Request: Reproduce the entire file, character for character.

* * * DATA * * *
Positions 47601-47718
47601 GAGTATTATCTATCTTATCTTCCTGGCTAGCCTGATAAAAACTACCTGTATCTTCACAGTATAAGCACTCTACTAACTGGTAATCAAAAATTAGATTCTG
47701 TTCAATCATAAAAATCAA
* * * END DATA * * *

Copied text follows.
Positions 47601-47718
47601 GAGTATTATCTATCTTATCTTCCTGGCTAGCCTGATAAAAACTACCTGTATCTTCACAGTATAAGCACTCTACTAACTGGTAATCAAAAATTAGATTCTG
47701 TTCAATCATAAAAATCAA